Elaine Howard Ecklund is the Herbert S. Autrey Chair in Social Sciences, professor of sociology, and founding director of The Religion and Public Life Program at Rice University, where she is also a Rice Scholar at the Baker Institute for Public Policy. One of her main research interests is the intersection of science and religion. Howard Ecklund has authored dozens of research articles and four books, including “Religion Vs. Science: What Religious People Really Think.” She holds a B.S., M.A. and Ph.D. from Cornell University, and was a visiting graduate student fellow at Princeton University.
Are religion and science in conflict? How do different religious groups view science? Do evangelicals perceive tension between science and their faith? Elaine Howard Ecklund studies religious people’s perceptions of science and lends us her expertise.
In Today’s Conversation with NAE President Leith Anderson, you’ll hear a noted sociologist share findings from her research of over 10,000 Americans and explain:
- The fundamental questions that shape how Americans approach science;
- What people of faith — particularly evangelicals — believe about the Earth’s origin;
- What informs attitudes towards the environment and climate change; and
- How religious groups view scientists.
Read a Portion of the Transcript
Leith: It seems that there’s a pretty substantial and ongoing myth that religious people just don’t like science. To me, it seems that what I have most often heard is that that’s attributed either to the Scopes trial in 1925 or somebody’s got a story about a high school science teacher or college professor and somehow that anecdote takes on a whole expansive life of its own. Where did these myths get started?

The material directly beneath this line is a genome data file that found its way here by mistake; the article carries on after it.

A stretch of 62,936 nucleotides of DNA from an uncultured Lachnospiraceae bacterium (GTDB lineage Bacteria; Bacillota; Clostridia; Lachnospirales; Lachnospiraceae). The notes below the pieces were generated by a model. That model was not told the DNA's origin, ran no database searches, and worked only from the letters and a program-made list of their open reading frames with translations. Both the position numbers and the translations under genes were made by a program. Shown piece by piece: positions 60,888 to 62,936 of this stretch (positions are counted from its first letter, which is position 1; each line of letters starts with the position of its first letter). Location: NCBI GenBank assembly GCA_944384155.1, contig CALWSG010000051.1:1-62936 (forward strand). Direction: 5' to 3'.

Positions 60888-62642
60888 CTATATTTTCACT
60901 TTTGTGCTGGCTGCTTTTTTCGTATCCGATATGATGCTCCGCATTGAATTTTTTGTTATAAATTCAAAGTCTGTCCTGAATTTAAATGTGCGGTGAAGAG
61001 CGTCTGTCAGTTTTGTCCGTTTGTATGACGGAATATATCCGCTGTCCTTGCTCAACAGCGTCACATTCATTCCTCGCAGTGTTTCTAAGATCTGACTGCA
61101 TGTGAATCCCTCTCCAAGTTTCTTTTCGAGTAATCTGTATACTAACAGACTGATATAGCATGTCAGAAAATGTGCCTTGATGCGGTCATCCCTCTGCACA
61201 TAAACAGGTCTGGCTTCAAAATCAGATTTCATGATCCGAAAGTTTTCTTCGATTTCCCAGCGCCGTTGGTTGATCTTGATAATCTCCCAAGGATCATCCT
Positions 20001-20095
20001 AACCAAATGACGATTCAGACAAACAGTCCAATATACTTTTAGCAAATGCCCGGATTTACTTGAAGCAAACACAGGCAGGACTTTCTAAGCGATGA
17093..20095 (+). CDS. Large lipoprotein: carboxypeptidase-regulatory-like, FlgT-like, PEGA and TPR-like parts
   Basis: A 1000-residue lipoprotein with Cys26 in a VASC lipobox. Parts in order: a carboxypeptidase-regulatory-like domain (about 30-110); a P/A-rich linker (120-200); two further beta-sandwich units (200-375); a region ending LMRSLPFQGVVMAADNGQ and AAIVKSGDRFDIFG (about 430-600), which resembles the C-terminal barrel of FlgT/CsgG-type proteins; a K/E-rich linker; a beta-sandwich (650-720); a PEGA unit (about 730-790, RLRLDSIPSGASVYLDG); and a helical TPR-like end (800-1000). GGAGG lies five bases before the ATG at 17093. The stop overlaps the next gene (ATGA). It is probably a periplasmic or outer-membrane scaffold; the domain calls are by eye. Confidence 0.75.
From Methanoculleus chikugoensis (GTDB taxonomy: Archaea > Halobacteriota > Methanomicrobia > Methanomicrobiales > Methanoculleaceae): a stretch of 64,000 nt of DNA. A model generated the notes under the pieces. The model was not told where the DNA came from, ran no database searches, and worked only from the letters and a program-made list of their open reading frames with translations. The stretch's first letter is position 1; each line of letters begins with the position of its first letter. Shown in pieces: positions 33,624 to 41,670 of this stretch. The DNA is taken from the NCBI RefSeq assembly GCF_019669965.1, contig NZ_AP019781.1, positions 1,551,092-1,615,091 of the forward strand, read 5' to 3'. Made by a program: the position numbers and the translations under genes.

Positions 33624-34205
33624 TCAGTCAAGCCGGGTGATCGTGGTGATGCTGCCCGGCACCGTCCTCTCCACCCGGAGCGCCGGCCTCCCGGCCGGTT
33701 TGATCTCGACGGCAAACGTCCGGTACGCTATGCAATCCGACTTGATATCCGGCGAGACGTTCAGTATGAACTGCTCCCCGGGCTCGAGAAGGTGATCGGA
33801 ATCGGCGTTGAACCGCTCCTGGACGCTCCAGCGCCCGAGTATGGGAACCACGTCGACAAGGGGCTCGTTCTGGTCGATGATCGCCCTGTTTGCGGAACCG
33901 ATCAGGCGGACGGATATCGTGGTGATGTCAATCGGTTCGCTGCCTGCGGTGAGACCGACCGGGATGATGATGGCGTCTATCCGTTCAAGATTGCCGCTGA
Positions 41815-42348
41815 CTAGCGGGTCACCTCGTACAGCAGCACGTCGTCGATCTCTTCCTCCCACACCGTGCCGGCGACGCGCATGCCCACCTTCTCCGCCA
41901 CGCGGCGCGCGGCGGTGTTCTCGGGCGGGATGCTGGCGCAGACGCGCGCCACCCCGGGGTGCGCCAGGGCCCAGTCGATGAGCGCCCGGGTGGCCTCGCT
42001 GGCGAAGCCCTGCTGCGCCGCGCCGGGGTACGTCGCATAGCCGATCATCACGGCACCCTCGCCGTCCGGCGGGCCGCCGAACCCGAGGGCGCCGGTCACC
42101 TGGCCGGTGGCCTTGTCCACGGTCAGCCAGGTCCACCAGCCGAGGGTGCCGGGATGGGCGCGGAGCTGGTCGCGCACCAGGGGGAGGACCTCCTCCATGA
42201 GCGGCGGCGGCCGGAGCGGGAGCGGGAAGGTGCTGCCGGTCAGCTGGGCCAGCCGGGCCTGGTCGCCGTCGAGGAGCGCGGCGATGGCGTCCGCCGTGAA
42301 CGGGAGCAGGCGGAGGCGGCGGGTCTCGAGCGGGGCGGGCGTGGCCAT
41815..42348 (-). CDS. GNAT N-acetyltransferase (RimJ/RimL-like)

Elaine: I think a quick answer is that conflict sells, so a radical collaboration doesn’t sell as well. But I think that we need to persist. In its best form, social scientific research can help us come more humbly to these kinds of conflicts and say, “Gosh, there’s some stereotypes that this group has about this other group. If we could use research to break down those stereotypes we might be able to work together for the common good a little more effectively.”
It does seem like these historical cases that particular kinds of media report what we call “over-generalization from a few loud voices,” meaning that people who write popular books — people who are likely to be quoted who are especially angry — make the rest of the world believe that the group of people who think there’s a conflict is much larger than it really is. Those are some of the things, I think, that lead us to the place of conflict. For me as a researcher and those of us who work in pastoral ministry or have other kinds of public roles, I think that makes our job especially more challenging, but there is a lot of potential there when we see this data that people are ready to receive a different story and a truer story.
When God and Science Meet
Many people perceive tension — and sometimes even hostility — between faith and science. But there’s more agreement than many realize. The NAE’s “When God and Science Meet” publication brings together an impressive group of authors to put science and faith on the same page. Podcast listeners can receive a free printed copy by using a promo code included in the podcast audio.
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